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Ejh
Forum Full Member


Registered: 05/24/05
Posts: 3482
Location: , MA USA
 
Re:Guitar Action & Setup
Saturday, November 22 2008 @ 05:08 PM CST

If you DO decide to sand the saddle down, use a sanding block. Helps keep it from sanding unevenly. I usually put the block and sandpaper down and do the moving with the saddle piece itself....

"We have to remember...when it's surrender that's called for, it's not surrender of your brains. It's surrender of your ego. It's a different thing." --Bruce Cockburn


 
Re:Guitar Action & Setup
Saturday, November 22 2008 @ 05:19 PM CST

Quote by: Ejh
If you DO decide to sand the saddle down, use a sanding block. Helps keep it from sanding unevenly. I usually put the block and sandpaper down and do the moving with the saddle piece itself....

Just what I was thinking... But I thought I'd put my dial calipers on it to measure & record the 1-3-4-6 string heights on it, and check the flatness on the bottom with a dial indicator before touching it...
Ejh
Forum Full Member


Registered: 05/24/05
Posts: 3482
Location: , MA USA
 
Re:Guitar Action & Setup
Saturday, November 22 2008 @ 05:24 PM CST

Quote by: Repulsive_Landlord
Quote by: Ejh
If you DO decide to sand the saddle down, use a sanding block. Helps keep it from sanding unevenly. I usually put the block and sandpaper down and do the moving with the saddle piece itself....

Just what I was thinking... But I thought I'd put my dial calipers on it to measure & record the 1-3-4-6 string heights on it, and check the flatness on the bottom with a dial indicator before touching it...



Oh...well...CALIPERS...and DIAL indicator...Right....Well, that WOULD be an alternative to the "mess around with it and swear when you screw it up terminallly" method that I employ...

Everybody's got their unique approach...

Ed

"We have to remember...when it's surrender that's called for, it's not surrender of your brains. It's surrender of your ego. It's a different thing." --Bruce Cockburn


 
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Saturday, November 22 2008 @ 06:04 PM CST

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Re:Guitar Action & Setup
Saturday, November 22 2008 @ 06:37 PM CST

Quote by: Ejh
Oh...well...CALIPERS...and DIAL indicator...Right....Well, that WOULD be an alternative to the "mess around with it and swear when you screw it up terminallly" method that I employ...

Everybody's got their unique approach...

Ed

heh... what do I know? (tryin too hard to make a science of it, I reckon)
Elevator_Funk
Forum Full Member


Registered: 01/24/08
Posts: 746
Location: N/A
 
Re:Guitar Action & Setup
Sunday, November 23 2008 @ 11:59 AM CST

Just go slow and do a little bit at a time, if you overdo it, you have to get a whole new saddle. Making the bottom flat is important if you like the tone of the guitar. That's also why you shouldn't put shims under the bridge if you file too much. Loss of tone.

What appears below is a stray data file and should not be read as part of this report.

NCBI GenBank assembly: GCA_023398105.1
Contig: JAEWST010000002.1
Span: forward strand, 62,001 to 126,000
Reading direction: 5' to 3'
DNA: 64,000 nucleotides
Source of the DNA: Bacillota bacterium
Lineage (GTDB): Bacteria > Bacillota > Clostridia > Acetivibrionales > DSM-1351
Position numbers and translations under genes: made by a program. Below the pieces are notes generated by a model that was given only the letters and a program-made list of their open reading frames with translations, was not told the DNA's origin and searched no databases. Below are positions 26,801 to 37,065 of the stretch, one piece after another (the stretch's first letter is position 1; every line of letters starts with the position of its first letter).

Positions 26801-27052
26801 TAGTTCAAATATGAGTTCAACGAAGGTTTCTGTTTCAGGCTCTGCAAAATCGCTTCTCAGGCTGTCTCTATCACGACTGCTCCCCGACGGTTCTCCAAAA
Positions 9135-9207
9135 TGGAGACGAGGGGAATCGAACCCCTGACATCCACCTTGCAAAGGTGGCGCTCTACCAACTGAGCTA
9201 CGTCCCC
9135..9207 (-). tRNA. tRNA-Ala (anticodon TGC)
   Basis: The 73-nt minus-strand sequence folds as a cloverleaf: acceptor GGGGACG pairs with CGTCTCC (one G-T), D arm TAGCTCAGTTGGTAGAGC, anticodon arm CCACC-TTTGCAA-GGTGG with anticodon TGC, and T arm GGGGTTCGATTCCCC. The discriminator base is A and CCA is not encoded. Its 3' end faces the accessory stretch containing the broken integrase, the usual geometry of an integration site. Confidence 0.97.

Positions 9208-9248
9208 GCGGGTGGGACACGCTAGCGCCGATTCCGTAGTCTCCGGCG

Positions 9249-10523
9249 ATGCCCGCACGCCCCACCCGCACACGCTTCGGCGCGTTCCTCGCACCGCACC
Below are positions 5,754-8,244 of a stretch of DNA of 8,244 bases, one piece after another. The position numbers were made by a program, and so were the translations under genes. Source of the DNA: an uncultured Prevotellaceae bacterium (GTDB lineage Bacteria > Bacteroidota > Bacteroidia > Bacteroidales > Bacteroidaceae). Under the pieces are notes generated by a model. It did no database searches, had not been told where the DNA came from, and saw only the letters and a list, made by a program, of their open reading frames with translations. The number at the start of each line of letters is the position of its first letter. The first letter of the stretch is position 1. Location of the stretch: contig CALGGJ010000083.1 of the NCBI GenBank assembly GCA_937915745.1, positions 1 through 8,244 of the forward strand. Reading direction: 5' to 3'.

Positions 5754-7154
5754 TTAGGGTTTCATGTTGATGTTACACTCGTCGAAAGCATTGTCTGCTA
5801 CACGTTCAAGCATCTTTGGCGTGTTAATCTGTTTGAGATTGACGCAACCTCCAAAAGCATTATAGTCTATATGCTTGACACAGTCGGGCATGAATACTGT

If you are as good with your hands as you say, you'll do better than me. I'm horrible with things like that, and I've done it successfully.


 
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Sunday, November 23 2008 @ 05:37 PM CST

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Sunday, November 23 2008 @ 05:49 PM CST

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stratcat
Forum Full Member


Registered: 04/24/05
Posts: 150
Location: Lansing, IL United States
 
Re:Guitar Action & Setup
Monday, November 24 2008 @ 01:06 AM CST

I've always set up my own, but when I bought a new strat, my brother talked me into having it "professionally set up". When I took it in to the shop I told the tech how I wanted it, low action but no buzzing on the frets. When I finally got it back boy was I dissapointed. The guy set the action so low you couldnt play past the 12th fret without buzzing out. Man was I pissed. I ended up setting the action myself and I've come to the conclusion that nobody knows your instrument better than you do so learn how to do it and do it yourself.
 
jiguma
Forum Full Member


Registered: 05/08/05
Posts: 2695
Location: Pambula Beach, Sapphire Coast, NSW Australia
 
Re:Guitar Action & Setup
Monday, November 24 2008 @ 04:57 AM CST

Quote by: Ejh
Quote by: Repulsive_Landlord
Quote by: Ejh
If you DO decide to sand the saddle down, use a sanding block. Helps keep it from sanding unevenly. I usually put the block and sandpaper down and do the moving with the saddle piece itself....

Just what I was thinking... But I thought I'd put my dial calipers on it to measure & record the 1-3-4-6 string heights on it, and check the flatness on the bottom with a dial indicator before touching it...



Oh...well...CALIPERS...and DIAL indicator...Right....Well, that WOULD be an alternative to the "mess around with it and swear when you screw it up terminallly" method that I employ...

Everybody's got their unique approach...

Ed



I just very successfully used your method on the Seagull Ed, and am happy to say I stopped sanding just before I went too far. It sounds great now - but that's probably the new strings Smile - and so much easier to play.

Neil
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